As countries pour billions of dollars into climate projects around the world, claiming credit for the carbon cuts, what happens to the communities in their path?
Recent history shows that without strong safeguards, projects aimed at tackling climate change can lead to human rights abuses.
Yet protections are being weakened, not strengthened, at Cop25 in Madrid.
Failing to implement processes for consultation, appeal and independent review would breach global norms and open (in particular indigenous) communities to a rapacious new breed of low-carbon developers. Jocelyn Timperley reports here.
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*** From We Mean Business: WBCSD’s Maria Mendiluce and our call for bolder climate action in 2020
Business will be vital to achieving systems transformation at the scale we need. But how can we move beyond ambition to real action? Companies need to work harder, together to overcome the barriers to decarbonizing our economy. WBCSD’s managing director for climate & energy, Maria Mendiluce discusses her hopes for 2020, the ‘super year’ for climate and sustainability. ***
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Now, on with the news…. It’s the start of the second and final week of Cop25 and we thought it was a good moment to take stock of progress.
A new text on global carbon markets, or Article 6, initially expected on Friday morning, finally landed on Saturday evening. The options were whittled down but all major sticking points remain. Ministers, who take over the talks after Monday, will have to leverage political power to hope for a breakthrough.
The latest text on addressing loss and damage (explainer here) summarises the range of views on how to provide finance to vulnerable countries recovering from extreme weather events or slow-onset impacts such as sea level rise. The creation of a bespoke funding facility makes the list but doesn’t have the support of developed countries like the US and Australia. Meanwhile a group of developing countries and China, known as the G77, is calling for an expert group to be set up to explore further financing options.
An outline draft text on a Cop25 decision reflects efforts to keep ambition at the top of the agenda. The draft text, which could change significantly by the end of the week, stresses the need for science to underpin climate action and calls for more ambitious climate pledges in 2020. The final text will provide a key signal on ambition ahead of next year’s Cop26. One to watch.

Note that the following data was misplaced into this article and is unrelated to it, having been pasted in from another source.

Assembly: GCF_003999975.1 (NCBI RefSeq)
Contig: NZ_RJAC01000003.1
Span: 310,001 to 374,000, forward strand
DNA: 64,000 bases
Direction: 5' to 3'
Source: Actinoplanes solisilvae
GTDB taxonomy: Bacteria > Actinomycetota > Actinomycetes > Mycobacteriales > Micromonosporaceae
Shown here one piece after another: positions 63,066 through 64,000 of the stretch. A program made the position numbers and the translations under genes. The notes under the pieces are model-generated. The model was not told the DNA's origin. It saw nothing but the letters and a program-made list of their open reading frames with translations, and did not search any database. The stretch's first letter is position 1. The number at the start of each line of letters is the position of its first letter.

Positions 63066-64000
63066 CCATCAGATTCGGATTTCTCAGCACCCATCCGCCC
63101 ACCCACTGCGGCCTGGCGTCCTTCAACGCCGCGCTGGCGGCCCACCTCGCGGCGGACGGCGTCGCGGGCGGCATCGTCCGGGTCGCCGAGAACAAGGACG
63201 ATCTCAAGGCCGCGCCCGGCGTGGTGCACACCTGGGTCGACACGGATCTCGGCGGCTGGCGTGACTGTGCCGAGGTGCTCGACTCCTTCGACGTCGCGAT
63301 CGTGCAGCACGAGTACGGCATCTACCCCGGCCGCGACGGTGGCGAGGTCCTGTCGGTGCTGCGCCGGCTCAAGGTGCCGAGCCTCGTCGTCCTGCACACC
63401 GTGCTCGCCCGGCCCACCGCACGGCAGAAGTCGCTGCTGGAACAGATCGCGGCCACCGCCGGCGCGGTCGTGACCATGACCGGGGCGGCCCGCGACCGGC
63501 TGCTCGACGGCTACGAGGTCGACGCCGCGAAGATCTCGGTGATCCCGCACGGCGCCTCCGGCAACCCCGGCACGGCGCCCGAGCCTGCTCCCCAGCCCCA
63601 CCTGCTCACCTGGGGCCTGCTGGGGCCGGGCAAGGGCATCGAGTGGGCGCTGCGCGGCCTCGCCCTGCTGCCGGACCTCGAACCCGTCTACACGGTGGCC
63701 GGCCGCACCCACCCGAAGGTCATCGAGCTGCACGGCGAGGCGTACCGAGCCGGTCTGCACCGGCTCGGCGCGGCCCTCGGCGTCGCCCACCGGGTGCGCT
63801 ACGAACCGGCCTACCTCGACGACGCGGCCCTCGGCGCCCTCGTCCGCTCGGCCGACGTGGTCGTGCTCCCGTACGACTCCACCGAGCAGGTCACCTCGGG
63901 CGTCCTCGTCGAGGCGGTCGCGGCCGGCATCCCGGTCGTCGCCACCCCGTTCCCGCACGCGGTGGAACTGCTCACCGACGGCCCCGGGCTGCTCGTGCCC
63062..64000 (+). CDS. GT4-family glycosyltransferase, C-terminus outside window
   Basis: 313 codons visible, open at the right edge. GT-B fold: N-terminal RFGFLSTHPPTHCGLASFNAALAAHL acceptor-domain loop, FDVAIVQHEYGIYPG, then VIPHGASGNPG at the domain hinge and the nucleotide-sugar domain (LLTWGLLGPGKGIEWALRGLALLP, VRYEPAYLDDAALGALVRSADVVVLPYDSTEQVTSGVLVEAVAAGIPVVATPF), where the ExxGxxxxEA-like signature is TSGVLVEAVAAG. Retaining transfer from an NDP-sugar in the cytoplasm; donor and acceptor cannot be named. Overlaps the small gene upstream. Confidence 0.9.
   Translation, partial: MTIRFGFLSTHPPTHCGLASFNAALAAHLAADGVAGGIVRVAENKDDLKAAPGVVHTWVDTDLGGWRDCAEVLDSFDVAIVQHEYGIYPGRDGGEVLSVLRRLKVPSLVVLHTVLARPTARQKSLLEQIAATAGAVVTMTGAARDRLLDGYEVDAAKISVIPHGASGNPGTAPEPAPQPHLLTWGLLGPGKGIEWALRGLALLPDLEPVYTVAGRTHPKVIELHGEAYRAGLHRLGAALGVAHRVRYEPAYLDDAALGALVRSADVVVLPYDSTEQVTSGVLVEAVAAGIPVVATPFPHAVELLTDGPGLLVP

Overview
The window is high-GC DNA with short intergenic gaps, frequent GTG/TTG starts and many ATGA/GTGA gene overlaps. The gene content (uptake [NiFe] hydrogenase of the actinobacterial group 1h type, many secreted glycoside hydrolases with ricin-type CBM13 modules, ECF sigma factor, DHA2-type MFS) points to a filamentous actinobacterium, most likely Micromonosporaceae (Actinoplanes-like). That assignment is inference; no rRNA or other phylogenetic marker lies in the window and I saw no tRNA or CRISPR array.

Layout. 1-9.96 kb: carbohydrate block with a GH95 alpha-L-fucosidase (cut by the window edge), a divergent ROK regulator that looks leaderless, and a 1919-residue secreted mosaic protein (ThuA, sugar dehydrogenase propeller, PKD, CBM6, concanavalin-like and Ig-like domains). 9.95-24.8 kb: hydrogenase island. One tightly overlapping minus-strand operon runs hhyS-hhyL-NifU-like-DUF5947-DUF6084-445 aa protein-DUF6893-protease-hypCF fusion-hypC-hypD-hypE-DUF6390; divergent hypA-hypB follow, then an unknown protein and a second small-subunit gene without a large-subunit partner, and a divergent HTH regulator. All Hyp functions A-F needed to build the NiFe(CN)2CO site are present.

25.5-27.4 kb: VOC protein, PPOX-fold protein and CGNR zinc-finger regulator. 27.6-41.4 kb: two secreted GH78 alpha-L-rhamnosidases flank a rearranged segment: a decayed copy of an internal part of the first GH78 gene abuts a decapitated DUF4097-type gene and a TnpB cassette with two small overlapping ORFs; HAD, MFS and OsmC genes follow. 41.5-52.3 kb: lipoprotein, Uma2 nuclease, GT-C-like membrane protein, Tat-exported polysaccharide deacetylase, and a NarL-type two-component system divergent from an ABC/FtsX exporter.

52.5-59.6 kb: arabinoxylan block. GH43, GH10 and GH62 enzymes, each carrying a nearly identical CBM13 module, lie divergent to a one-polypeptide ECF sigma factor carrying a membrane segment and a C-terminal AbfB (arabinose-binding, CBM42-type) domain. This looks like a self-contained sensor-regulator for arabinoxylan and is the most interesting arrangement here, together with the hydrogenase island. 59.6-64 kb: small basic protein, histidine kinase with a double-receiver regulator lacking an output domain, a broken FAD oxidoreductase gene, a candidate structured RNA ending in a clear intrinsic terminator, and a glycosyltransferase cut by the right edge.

Meanwhile, discussions about who deserves “special circumstances” and additional support to respond to climate change rumble on. Last week an informal consultation was set-up to consider the special needs of African but not Latin American countries, causing some unhappiness.
Ambassador Mohamed Nasr, of Egypt and chair of the African Group, insisted the continent’s “competing needs” of economic development and commitments to curb emissions should be taken into account.
“Africa is just demanding what it deserves,” said Augustine Bnatar Njamnshi, from the Pan African Climate Justice Alliance. “Rest assured it wouldn’t take anything away from anybody else.”
There is a developing country push for Cop25 to ban the use of ‘carry-over credits’ from the Kyoto Protocol to meet Paris Agreement targets. The idea here is that overshoot achieved under the precursor deal should still count. But most countries have said this is not within the ‘spirit of Paris’. There is only one country explicitly planning to do this: Australia. Read more here.
Commenting on the state of the talks, Tosi Mpanu Mpanu, a senior negotiator from the Democratic Republic of Congo, told Climate Home News some meetings had become “talk shops”.
“We haven’t really walked the walk,” he said. “It is important that we do not give a spaghetti plate to our ministers where they don’t know where to start because everything is completely intertwined and they don’t know how to handle it.”
At worst, Mpanu Mpanu said ministers should leave Madrid with “a general agreement that could set in motion some type of a work plan that allows us to finalise the nitty gritty”.
Away from the negotiations, Sue Biniaz, a former state department lead climate lawyer who played a key role in designing the Paris Agreement, reflected on the US withdrawal from the accord.
“I really thought we had constructed an agreement that would meet the needs of any US administration,” she said. “At worst, they could have stayed in with a changed target.”
What to watch out for on Monday…
The closing plenary of the talks’ different work streams is planned for Monday afternoon. Tensions have been building over the slow progress of the last few days and this could be the time it spills over into the open. The livestream can be found here.
The second of four ministerial high-level events is a meeting of finance ministers. A coalition of finance ministers for climate action was launched by Finland and Chile in April with the aim to bring climate considerations into the mainstream of economic policy.
The three-hour afternoon event has a packed schedule of high-level speakers. A number of ministers are due to attend. Luxembourg’s finance minister Pierre Gramegna, Paraguay’s vice minister of economy Humberto Colmán and Bettina Hagedorn, Germany’s parliamentary state secretary at the ministry of finance are scheduled to make an intervention. Watch out for possible announcements of higher ambition.
The UN agenda for Monday is here.
That’s it from us. Have a great day.